Assistant Judge & Feature Artist - Pat Jarrett
Pat was born in Portland in 1936 and has spent most of her life living close to the Cobboboonee Forest.
While taking part in farm life with her husband, raising three children and working part time as a Senior Registered Nurse at Portland and District Hospital, over the years the location has given her the opportunity of wandering around the forest, studying its natural forms, its subtle colours and light.
Similarly, there has been the seasonal opportunity of swimming at Bridgewater, of looking at star-fish and anenomes in the pools, at shells and plant life and the brilliant colours to be found along the coast. Pat’s life as an artist has revolved principally around painting, weaving and the creation of three-dimensional soft sculpture.
Her interest in the arts commenced at school and remains a major strand in her life interests. The use of native materials in contemporary design as seen while travelling in the Scandinavian countries, first in the early 1960s but regularly since then, is a major influence in her work.
She became more closely involved with weaving after joining the Hamilton Spinners and Weavers Group, this leading to some of her work being exhibited by Craft Victoria in Melbourne. Following this a large rug of hers was selected for display at the exhibition mounted in 1976 by the Australia Council in Sydney.
At this time architect Harry Seidler was designing the Australian Embassy in Paris and was looking for furnishings that would provide an Australian flavour to his European building. He commissioned Pat to provide three rugs in undyed wool for the embassy. These were the largest rugs she produced to that date and required the construction of a larger loom.
Several commissions were received from Harry following this, including rugs for Riverside in Brisbane, Glen Waverly Civic Centre, Grosvenor Place and the MLC Centre in Sydney, and numerous other private commissions. Another interesting project from her loom was the refurnishing of the ‘conversation pit’ at Heidi Gallery at Heidelberg with completely new rugs and cushions.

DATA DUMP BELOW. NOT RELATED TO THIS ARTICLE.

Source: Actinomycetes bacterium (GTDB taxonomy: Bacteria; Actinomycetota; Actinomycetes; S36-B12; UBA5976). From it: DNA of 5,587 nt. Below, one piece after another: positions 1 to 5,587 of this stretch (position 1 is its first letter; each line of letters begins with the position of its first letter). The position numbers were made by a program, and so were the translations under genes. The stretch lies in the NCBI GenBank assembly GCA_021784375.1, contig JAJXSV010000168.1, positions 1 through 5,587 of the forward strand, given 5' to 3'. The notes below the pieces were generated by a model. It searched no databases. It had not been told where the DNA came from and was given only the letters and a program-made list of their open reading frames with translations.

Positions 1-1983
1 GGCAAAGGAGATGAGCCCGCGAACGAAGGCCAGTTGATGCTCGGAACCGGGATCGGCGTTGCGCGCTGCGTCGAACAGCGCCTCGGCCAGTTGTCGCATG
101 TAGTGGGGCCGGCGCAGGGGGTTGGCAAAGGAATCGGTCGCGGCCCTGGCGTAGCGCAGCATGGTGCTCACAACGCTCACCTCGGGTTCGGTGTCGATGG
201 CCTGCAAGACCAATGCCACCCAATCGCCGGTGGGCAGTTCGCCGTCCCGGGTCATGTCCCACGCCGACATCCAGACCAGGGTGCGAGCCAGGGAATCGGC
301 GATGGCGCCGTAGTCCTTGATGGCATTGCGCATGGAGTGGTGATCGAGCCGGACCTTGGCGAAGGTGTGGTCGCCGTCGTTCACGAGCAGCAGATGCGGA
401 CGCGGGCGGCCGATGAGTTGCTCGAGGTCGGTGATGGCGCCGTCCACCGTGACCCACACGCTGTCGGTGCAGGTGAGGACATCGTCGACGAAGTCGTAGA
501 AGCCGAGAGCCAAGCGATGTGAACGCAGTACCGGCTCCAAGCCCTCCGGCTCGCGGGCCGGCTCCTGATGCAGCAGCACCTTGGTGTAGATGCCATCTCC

In the interim there had beeen many exhibitions of her rugs, wall hangings and soft scultures including those at ‘Crafts Alive 75’ in Melbourne, Craft Expo at the MLC Centre (1981), the National Craft Aquisition Award in Darwin (1983), Distelfink Gallery in Hawthorn (1984) and Crafts Council of Victoria (1985).
The physically demanding work involved in producing her natural wool rugs combined with the increasing difficulty of sourcing the necessary wool types (Lincoln and coloured) reduced Pat’s output to smaller private commissions in the 1990s and concentration on the further development of her knotted scuptures and individual cape designs later copied by commercial designers in the clothing industry.
It was at about this time also that, having restricted herself to a palate of natural white, grays and black in her weaving, she says she ‘felt the need to find colour again’, and study at Warrnambool TAFE resulted in a Diploma of Arts (Painting) awarded in 2010. The successful exhibition of fourteen paintings in her colourful ‘Fathom Series’ in a one-person show at the Gas Works Gallery, South Melbourne, in 2012, left little doubt she had ‘found it again’.
Meanwhile Pat’s sculptures had been attracting wider attention. In 2016 that interest culminated in the commission received from the Museum of Victoria for objects of this type for inclusion in the museum’s new children's’ play area. Three suspended ‘pods’ on a frame were designed, constructed and knotted under her supervision, and she herself produced a separate, large, stuffed, floor-level soft sculpture for small children to explore and rest upon.
The principal material in these soft sculptures was a commercial polyester twine with a pleasant tactile quality woven around a twisted core of the same fibre by the manufacturer. In total more than seven kilometres of it in the strong colours of orange, green and black went into these uniquely crafted sculptures.
And, beyond all this, painting continues!